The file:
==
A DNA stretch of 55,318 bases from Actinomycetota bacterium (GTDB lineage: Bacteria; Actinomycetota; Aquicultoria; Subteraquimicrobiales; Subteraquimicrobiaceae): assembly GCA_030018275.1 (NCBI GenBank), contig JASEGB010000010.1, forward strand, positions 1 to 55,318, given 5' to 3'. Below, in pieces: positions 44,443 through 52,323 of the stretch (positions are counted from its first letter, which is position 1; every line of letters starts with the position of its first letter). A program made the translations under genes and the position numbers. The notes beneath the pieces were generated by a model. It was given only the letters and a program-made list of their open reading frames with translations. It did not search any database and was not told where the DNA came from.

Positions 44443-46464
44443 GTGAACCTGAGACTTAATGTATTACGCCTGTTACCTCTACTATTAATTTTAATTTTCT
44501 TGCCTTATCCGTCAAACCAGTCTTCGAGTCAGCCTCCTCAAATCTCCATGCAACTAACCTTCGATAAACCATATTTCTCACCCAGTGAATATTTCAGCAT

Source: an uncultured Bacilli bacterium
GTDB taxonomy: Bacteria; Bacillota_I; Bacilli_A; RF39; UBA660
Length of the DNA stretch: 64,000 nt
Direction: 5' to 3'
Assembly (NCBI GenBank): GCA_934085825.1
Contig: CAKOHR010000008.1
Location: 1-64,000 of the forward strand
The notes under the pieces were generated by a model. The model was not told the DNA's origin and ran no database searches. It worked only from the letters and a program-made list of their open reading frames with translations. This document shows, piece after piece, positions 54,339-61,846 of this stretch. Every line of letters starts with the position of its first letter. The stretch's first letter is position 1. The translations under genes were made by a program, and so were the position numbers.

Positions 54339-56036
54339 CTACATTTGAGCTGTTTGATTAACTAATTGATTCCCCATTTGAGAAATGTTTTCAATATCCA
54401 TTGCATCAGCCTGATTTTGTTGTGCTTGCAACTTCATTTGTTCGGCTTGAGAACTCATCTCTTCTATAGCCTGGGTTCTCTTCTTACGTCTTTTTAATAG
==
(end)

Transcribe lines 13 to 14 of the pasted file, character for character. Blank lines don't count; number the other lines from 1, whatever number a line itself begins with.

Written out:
Positions 54339-56036
54339 CTACATTTGAGCTGTTTGATTAACTAATTGATTCCCCATTTGAGAAATGTTTTCAATATCCA